The Bush administration’s effort to sustain support for the occupation of Iraq was dealt one of its biggest blows last week by the residents of Hebron, Ramallah and Gaza City, who gave an overwhelming victory in Palestinian legislative elections to Hamas.
To the Western world, the terrorist group’s victory drove home the messy truth that democracy has negative externalities, among them the possibility that the rise of terrorists, thugs and fascists is often abetted by free and fair elections. Samuel Huntington, the Harvard scholar who popularized the notion of democratic peace – in which democratic countries supposedly don’t fight one another – will be eating his words in a few months when the democratically elected Palestinian legislature sanctions bombings in Israeli cities.
The countries that sponsored the road map for peace between Israel and its occupied territories called several years ago for elections and greater participation in government among ordinary Palestinians. Well, they got what they asked for. What they didn’t gamble on was Palestinian President Mahmoud Abbas’ gamble to draw Hamas into the political arena. Instead of becoming one of many insignificant factions in the Palestinian parliament, Hamas has more than enough seats to oversee the legislature without coalition partners.
The absence of weapons of mass destruction and international terrorists’ infiltration of Iraq meant that spreading democracy was the only thing the Bush administration could point to as a legitimate reason for continuing to occupy Iraq. Hamas’ victory turned that justification on its head.
Iraq is a kind of democracy now, yes, but we won’t recognize it in a few years when it is ruled by majority-backed Shiite clerics espousing anti-American rhetoric. Will the American people continue to tolerate the deaths of troops propping up a democratic government that in a few years will become virulently anti-American like its Palestinian counterpart? The answer – no – shows why the Bush administration resorted to its spreading democracy justification only when its other reasons for invasion were thoroughly debunked.
The Bush administration can’t hide behind its well-worn defense that it couldn’t have seen this one coming. Since at least the end of World War I, American policymakers have known that democracies sometimes bear strange fruit; that’s partly why we propped up dictatorships against the Soviet Union in the Cold War. Adolf Hitler in Germany and, more recently, Hugo Chavez in Venezuela and Evo Morales in Bolivia are great examples of what sometimes happens when you let people pick their own leaders.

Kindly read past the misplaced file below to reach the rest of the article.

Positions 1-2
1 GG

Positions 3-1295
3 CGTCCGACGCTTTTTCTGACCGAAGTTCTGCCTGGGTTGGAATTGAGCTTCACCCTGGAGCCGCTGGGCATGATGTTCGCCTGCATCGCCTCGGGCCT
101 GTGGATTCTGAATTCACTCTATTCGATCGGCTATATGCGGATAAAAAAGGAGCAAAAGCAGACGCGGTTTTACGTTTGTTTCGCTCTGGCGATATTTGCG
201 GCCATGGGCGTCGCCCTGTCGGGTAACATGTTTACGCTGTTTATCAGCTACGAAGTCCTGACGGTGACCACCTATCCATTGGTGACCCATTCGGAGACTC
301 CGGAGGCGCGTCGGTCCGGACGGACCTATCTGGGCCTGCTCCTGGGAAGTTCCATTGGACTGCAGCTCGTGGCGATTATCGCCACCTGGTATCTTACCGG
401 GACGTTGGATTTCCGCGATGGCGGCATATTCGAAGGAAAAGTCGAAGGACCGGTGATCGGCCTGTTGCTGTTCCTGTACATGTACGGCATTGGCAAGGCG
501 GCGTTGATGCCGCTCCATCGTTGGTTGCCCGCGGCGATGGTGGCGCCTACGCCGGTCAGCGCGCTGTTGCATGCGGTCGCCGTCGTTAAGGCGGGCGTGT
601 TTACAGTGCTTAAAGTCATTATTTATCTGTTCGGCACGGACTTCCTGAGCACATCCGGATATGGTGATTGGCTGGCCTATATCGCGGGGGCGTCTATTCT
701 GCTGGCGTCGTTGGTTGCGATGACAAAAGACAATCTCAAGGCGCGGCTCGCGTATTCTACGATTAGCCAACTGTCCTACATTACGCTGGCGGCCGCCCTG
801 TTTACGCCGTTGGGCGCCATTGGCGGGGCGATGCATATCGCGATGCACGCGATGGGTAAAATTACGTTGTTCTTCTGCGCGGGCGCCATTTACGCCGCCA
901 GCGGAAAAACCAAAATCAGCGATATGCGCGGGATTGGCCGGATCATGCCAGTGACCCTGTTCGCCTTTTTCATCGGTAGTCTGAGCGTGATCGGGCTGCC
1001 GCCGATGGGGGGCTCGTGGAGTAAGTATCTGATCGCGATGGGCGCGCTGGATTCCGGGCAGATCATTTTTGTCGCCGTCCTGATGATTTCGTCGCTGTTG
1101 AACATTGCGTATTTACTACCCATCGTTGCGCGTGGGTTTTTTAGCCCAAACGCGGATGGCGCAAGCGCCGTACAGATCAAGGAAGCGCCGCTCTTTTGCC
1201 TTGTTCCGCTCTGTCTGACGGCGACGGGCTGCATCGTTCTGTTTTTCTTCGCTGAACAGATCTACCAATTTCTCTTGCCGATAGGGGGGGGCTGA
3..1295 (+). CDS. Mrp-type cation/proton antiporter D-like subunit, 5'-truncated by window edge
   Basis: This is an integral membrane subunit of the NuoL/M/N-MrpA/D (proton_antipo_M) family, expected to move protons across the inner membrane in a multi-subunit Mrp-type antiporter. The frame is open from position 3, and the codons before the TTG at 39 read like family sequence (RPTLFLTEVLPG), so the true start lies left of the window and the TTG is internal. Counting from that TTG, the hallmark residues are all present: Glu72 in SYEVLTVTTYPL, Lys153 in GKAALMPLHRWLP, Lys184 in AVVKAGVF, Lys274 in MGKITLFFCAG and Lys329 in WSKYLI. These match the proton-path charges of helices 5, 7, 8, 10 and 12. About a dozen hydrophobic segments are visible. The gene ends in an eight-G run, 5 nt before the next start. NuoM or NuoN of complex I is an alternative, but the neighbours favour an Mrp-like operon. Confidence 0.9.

Some argue that inclusion into democratic governments has a mitigating effect on violent groups and extremist ideologues. Members of the Irish Republican Army, for instance, pledged in the late 1990s to cease operations against Great Britain in exchange for, among other things, parliamentary representation. But organizations such as the IRA and the Muslim Brotherhood in Egypt are part of their countries’ respective governments – not the government, as Hamas will soon effectively be in the West Bank and Gaza Strip.
To be fair, the Palestinians, the majority of whom support a two-state solution with Israel, didn’t install Hamas in office to scuttle the peace process. Hamas is more than a terrorist organization, providing social services – such as clinics and schools – that cater far more to Palestinians’ needs than anything the displaced ruling party Fatah has set up in its 40-plus years of corrupt existence.
Iraqis, too, will vote not with the sole aim of antagonizing the United States. In future elections they will put into office anti-American, anti-Israel Shiite candidates who can deliver the basic services – reliable electricity, schools, hospitals – that the Bush administration and their Iraqi proxies have largely failed to set up since the March 2003 invasion
Maybe the American people will realize that they would do well to take a page out of the book of the newly freedom-loving Palestinians and Iraqis and kick out of office the self-serving U.S. politicians who have willfully neglected them and endangered their families these past few years.
-The writer, a senior majoring in international affairs, is Hatchet editor in chief. This is his first and last opinion piece on Middle East affairs.